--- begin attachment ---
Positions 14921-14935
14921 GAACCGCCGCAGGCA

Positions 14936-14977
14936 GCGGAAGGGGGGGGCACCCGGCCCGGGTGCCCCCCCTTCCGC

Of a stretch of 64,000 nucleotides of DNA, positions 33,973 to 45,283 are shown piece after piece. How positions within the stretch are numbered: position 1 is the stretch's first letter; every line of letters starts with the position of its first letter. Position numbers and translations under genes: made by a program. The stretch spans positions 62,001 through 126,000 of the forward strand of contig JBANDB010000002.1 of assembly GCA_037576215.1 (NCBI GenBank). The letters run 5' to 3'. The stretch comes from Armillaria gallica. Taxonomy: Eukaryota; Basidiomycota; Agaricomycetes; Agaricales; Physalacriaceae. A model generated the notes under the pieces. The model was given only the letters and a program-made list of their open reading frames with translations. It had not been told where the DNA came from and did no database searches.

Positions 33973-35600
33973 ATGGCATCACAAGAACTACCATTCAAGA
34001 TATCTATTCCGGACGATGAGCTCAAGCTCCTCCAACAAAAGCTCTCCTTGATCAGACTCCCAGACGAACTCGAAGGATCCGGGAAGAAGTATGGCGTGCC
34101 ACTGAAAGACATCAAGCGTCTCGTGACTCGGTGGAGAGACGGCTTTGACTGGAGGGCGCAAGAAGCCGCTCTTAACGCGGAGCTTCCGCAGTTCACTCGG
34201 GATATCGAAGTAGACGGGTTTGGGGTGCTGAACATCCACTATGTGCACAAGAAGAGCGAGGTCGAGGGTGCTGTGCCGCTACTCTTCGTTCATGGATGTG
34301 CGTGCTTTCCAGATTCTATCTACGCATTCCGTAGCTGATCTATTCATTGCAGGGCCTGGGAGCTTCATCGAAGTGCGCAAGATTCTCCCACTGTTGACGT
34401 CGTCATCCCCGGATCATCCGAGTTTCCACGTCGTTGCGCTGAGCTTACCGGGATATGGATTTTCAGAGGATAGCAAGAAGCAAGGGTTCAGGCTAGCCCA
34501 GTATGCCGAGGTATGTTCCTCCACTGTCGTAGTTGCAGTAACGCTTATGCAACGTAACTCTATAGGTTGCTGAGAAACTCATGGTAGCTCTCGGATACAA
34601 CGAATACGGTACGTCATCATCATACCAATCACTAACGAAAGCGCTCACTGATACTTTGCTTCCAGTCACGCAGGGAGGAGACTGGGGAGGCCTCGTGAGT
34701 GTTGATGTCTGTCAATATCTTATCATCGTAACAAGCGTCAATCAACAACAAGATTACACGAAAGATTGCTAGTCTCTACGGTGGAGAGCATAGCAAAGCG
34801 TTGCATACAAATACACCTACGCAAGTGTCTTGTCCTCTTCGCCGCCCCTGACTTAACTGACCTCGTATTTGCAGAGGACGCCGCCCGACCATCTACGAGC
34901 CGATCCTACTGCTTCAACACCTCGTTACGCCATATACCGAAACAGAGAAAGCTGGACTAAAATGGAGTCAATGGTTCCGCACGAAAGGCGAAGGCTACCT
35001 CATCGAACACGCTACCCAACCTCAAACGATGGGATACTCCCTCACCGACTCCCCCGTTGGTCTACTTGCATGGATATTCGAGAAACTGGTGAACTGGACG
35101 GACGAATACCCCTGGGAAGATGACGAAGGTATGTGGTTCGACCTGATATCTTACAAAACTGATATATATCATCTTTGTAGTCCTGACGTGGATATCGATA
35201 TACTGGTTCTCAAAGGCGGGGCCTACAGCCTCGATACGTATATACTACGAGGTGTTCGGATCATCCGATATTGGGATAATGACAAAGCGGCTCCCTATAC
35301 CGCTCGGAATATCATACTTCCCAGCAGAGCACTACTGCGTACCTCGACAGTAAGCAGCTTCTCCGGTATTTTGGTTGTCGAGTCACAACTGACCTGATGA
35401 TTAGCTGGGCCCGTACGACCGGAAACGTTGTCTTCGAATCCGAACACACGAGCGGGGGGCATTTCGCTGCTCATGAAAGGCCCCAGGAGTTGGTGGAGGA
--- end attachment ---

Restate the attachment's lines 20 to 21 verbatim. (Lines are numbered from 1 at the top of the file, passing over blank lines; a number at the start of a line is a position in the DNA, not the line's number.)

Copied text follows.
35201 TACTGGTTCTCAAAGGCGGGGCCTACAGCCTCGATACGTATATACTACGAGGTGTTCGGATCATCCGATATTGGGATAATGACAAAGCGGCTCCCTATAC
35301 CGCTCGGAATATCATACTTCCCAGCAGAGCACTACTGCGTACCTCGACAGTAAGCAGCTTCTCCGGTATTTTGGTTGTCGAGTCACAACTGACCTGATGA